By signing and endorsing the joint check, you are waiving your rights to collect the remaining $15,000. Any mechanics lien or bond claim filed for the remaining debt owed will be considered invalid.

#2: Obligatory Terms vs. Permissive Terms

Another thing to look out for when it comes to construction joint check agreement forms is obligatory terms and permissive terms stated within the contract.

As mentioned before, there is no standard joint check agreement form, so parties can draft the agreement to their liking. Some joint check agreements obligate the responsible party to issue a joint check, and others merely give the responsible party permission to issue a joint check.

This is why it is important to read the joint check agreement carefully.

If you assume that the agreement obligates the responsible party to pay you when it in fact only permits the party to pay you, it could wind up becoming difficult to receive payment when the joint check ends up not being issued.

2 Instances When You May Need to Enforce a Joint Check Agreement

Typically, there are two instances where you may find yourself needing to enforce a joint check agreement:

  1. The joint payee won’t sign the check
  2. The owner or contractor fails to include you on the check

Let’s go over these instances in detail in the sections below.

#1: The Joint Payee Won’t Sign the Check

When there is a great line of communication between parties, the process of getting paid via a construction joint check agreement form is usually smooth. However, when communication and cooperation halt for whatever reason, the process can become challenging.

Perhaps one party feels entitled to remedies or payments that are in dispute. For example, the joint check only outlines a portion of the payment owed to the material supplier.

When one party refuses to endorse the joint check agreement, the entire process of issuing and receiving payment is delayed.

#2: The Owner or Contractor Fails to Include You on the Check

This is another instance where miscommunication or even intentional slights can halt the process of issuing and receiving payment via a joint check agreement.

Failure of the paying party to include your company name on the joint check violates the agreement.

All parties must be willing to cooperate to fix this issue, and the paying party may be reluctant to issue another check and pay for the materials twice.

How to Enforce a Joint Check Agreement

It is important to note that due to the unique nature of joint check agreements, there is no single, specific way to enforce a joint check agreement.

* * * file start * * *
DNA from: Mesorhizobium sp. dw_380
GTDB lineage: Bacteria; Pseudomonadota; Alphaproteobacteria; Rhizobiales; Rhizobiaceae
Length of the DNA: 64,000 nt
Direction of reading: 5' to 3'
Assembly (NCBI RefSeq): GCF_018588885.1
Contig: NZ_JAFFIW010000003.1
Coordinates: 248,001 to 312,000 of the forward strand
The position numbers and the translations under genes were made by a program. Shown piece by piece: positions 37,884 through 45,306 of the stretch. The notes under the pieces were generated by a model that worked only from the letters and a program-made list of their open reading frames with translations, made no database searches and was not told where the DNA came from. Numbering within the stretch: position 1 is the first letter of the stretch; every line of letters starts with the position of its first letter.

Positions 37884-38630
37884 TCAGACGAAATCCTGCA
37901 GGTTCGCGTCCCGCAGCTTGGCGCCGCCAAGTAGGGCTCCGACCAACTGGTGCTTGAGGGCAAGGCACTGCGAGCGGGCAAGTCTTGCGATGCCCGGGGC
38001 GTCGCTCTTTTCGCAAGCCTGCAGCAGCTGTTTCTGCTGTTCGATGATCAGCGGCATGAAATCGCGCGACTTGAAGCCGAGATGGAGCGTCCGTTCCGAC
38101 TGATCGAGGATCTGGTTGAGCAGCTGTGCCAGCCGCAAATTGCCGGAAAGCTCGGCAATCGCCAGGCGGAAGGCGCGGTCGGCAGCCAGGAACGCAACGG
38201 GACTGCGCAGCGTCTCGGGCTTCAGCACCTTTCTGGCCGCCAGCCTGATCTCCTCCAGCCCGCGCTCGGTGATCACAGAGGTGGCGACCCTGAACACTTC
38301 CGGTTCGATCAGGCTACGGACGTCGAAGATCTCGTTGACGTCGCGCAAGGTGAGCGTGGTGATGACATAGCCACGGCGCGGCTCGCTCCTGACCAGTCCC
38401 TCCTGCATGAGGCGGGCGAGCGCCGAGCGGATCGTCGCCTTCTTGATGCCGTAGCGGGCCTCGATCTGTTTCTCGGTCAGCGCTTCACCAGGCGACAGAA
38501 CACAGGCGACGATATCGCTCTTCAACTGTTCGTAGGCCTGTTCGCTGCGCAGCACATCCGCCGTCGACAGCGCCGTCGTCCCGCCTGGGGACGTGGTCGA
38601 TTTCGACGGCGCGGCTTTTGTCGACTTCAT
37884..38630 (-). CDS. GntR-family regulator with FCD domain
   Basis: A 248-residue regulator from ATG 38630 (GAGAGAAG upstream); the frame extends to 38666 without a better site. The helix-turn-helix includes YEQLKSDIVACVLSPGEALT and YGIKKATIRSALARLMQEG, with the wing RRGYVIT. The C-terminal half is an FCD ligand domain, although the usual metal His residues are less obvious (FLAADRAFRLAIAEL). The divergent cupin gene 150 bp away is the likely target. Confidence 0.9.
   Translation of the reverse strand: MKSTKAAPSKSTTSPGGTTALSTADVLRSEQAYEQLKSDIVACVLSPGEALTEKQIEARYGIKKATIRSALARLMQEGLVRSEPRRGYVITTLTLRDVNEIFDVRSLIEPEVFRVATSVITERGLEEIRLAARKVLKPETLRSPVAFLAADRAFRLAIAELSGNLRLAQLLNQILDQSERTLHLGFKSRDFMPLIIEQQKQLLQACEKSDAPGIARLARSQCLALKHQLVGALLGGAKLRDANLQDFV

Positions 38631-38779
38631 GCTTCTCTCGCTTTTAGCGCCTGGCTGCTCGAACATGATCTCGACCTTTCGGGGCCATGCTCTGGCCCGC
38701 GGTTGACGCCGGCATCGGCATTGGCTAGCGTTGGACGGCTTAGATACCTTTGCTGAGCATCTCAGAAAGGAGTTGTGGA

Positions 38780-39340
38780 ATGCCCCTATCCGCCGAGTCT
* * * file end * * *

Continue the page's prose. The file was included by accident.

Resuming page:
Therefore, we highly advise that you consult with a construction attorney on the best way to enforce your construction joint check agreement form to avoid any construction risks with your project.

Review and Follow the Procedures of the Joint Check Agreement

The first thing you’ll want to do is review the agreement. Make sure that you understand the terms outlined in the agreement and confirm that an actual violation has occurred.

It’s also important to note the contract’s enforcement terms, as some contracts can require formal methods of enforcement, such as:

  • Mediation
  • Arbitration
  • Cure periods or enforcement delay
  • And more

One misstep with these procedures can end up costing you a lot of time and money and can even cost you your entire claim, so it is extremely important to get this step right.

Consider the Big Picture

Oftentimes, enforcing a joint check agreement is only a small factor in a dispute amongst contracted parties.

When it comes to enforcing a joint check agreement, make sure that you focus on the big picture and keep in mind all disputes when coming up with your legal plan.

Beware of Joint Check Fraud

When planning to enforce a joint check agreement, you’ll want to be hyper-aware of any potential fraud, including:

  • Forged signatures on joint check agreements
  • Forged endorsements on joint checks

Due to credit or cash flow problems, fraud can and does occur in the construction industry. A desperate subcontractor may fraudulently forge signatures or endorsements of a general contractor to secure payment from a joint check agreement.

To avoid being wrapped up in a situation like this, it is best practice to contact the general contractor involved and verify that they did in fact sign the joint check agreement and understand their obligations.

If you become aware that fraud has been committed, you should notify the general contractor immediately, so they can file a fraud report with their bank and try to have the payment reversed.

You also may need to take civil action against the subcontractor.

Let Flexbase Help You Manage Your Cash Flow and Paperwork

The amount of forms and paperwork involved in any construction project is immense.

Flexbase makes it easier to keep track of all your paperwork, including your construction joint check agreement form, in one easy-to-navigate digital space.

Additionally, we help ensure you get paid by sending out …

  • Automatic payment reminders
  • Notices; and
  • Liens

… as needed.

Contact us today to schedule a demo and see firsthand how Flexbase can help manage your cash flow and paperwork.